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Campbell finds way to mitigate past controversies

Louisiana District 5 Public Service Commissioner Foster Campbell reversed what they might believe around the National Football League: the best defense is a good offense.

Yesterday, Campbell led the charge of his fellow commissioners against alleged extravagance practiced by board members and employees of electric cooperatives. The PSC regulates these ten customer-owned nonprofits that provide power mainly in rural areas across the states.

The PSC reviewed rates and granted some increases, but only after receiving information about their finances. Some coops paid out a large portion of their retained earnings to board members, whose roles are supposed to be part-time, and in high salaries to their executives.

While two of the organizations didn’t accede to the information request, Claiborne Electric Cooperative resisted this the most and did so only under subpoena. It turns out its general manager receives nearly $200,000 in salary for overseeing 26,000 accounts, and board members make $250 a meeting.

That adds a new layer to a running feud between Campbell and the Co-op. Earlier this year, it petitioned the PSC to approve a management structure that would enable it to launch a broadband subsidiary and produced a report claiming the move wouldn’t add to existing customers’ costs. But Campbell rallied his colleagues to defeat the attempt unanimously with data they said made that assertion unlikely.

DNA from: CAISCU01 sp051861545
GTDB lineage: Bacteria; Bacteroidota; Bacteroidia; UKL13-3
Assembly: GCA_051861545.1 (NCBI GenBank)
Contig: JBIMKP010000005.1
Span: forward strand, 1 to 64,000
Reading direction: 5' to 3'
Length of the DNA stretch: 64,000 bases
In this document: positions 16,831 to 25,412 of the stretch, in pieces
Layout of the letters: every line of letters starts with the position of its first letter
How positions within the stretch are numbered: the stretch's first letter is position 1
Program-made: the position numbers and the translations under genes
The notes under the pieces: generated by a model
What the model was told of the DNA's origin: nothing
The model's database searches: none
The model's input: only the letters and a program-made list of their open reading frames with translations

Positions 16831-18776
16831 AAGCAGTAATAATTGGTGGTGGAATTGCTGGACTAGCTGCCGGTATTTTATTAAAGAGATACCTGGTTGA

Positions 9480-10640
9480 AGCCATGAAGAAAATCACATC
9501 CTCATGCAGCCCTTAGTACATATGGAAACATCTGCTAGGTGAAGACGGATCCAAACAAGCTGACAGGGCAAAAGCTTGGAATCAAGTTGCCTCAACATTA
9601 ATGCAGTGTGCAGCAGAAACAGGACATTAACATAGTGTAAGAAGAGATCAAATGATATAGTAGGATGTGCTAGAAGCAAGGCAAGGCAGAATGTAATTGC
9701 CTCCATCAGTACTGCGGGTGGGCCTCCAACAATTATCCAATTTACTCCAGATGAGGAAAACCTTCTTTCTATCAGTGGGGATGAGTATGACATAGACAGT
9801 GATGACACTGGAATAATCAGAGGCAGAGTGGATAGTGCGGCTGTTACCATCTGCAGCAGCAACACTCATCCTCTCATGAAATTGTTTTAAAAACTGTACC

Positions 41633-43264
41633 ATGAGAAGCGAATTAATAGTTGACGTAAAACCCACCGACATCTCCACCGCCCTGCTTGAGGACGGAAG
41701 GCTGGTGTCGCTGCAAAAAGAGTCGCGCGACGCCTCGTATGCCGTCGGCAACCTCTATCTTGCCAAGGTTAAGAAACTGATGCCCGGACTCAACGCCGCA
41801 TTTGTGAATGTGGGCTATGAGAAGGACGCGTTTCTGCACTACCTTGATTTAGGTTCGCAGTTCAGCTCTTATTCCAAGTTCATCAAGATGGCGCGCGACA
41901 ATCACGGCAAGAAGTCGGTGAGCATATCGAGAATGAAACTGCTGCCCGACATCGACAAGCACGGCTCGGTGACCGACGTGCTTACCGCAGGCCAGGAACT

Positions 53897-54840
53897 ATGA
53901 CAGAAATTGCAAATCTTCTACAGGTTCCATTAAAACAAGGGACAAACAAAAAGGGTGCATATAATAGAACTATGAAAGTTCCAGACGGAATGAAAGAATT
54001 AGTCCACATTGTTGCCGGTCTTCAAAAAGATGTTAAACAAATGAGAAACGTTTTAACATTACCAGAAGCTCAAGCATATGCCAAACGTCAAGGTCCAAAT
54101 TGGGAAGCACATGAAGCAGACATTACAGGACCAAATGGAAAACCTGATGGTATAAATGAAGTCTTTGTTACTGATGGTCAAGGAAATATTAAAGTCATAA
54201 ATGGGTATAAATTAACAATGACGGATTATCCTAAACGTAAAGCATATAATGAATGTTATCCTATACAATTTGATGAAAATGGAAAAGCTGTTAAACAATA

This disappointed a number of people who stood to receive the projected service. It also provided irony: Campbell long has championed using taxpayer dollars to subsidize rural broadband provision, yet by this decision made it far less likely for these individuals. Without knowledge of both sides’ information it’s difficult to know who was right, but certainly Campbell’s choice upset a swath of constituents.

That only piled on to another controversial decision made by the PSC and Campbell, which would have allowed the Windcatcher project to move forward. This would have had Louisiana’s SWEPCO plus other power providers in three other states bill customers for replacing fossil fuel sources with wind energy.

Despite projections obviously too rosy and underestimating costs, the PSC approved the arrangement with the exception of District 2 Commissioner Craig Greene. Fortunately, wiser heads at their Texas counterpart rejected expediting the project, and the companies involved pulled the entire deal.

Having made one decision that may have attenuated consumer choice and another that certainly would have cost consumers needlessly, Campbell needed to help neutralize fallout from these decisions as his possibility at reelection looms in 2020. He found his chance with this opportunity to do what he does best: identify himself with the “little guy,” take shots at presumed fat cats, and present the controversy through a Manichean lens.

Certainly, regulators must ensure that coop earnings don’t facilitate outsized compensation, and at the least calling attention to this issue raises awareness that encourages these entities to keep a lid on such a thing. For Campbell, happily good policy merged with good politics for him in this circumstance that may help his constituents forget his previous recent provocative decisions.

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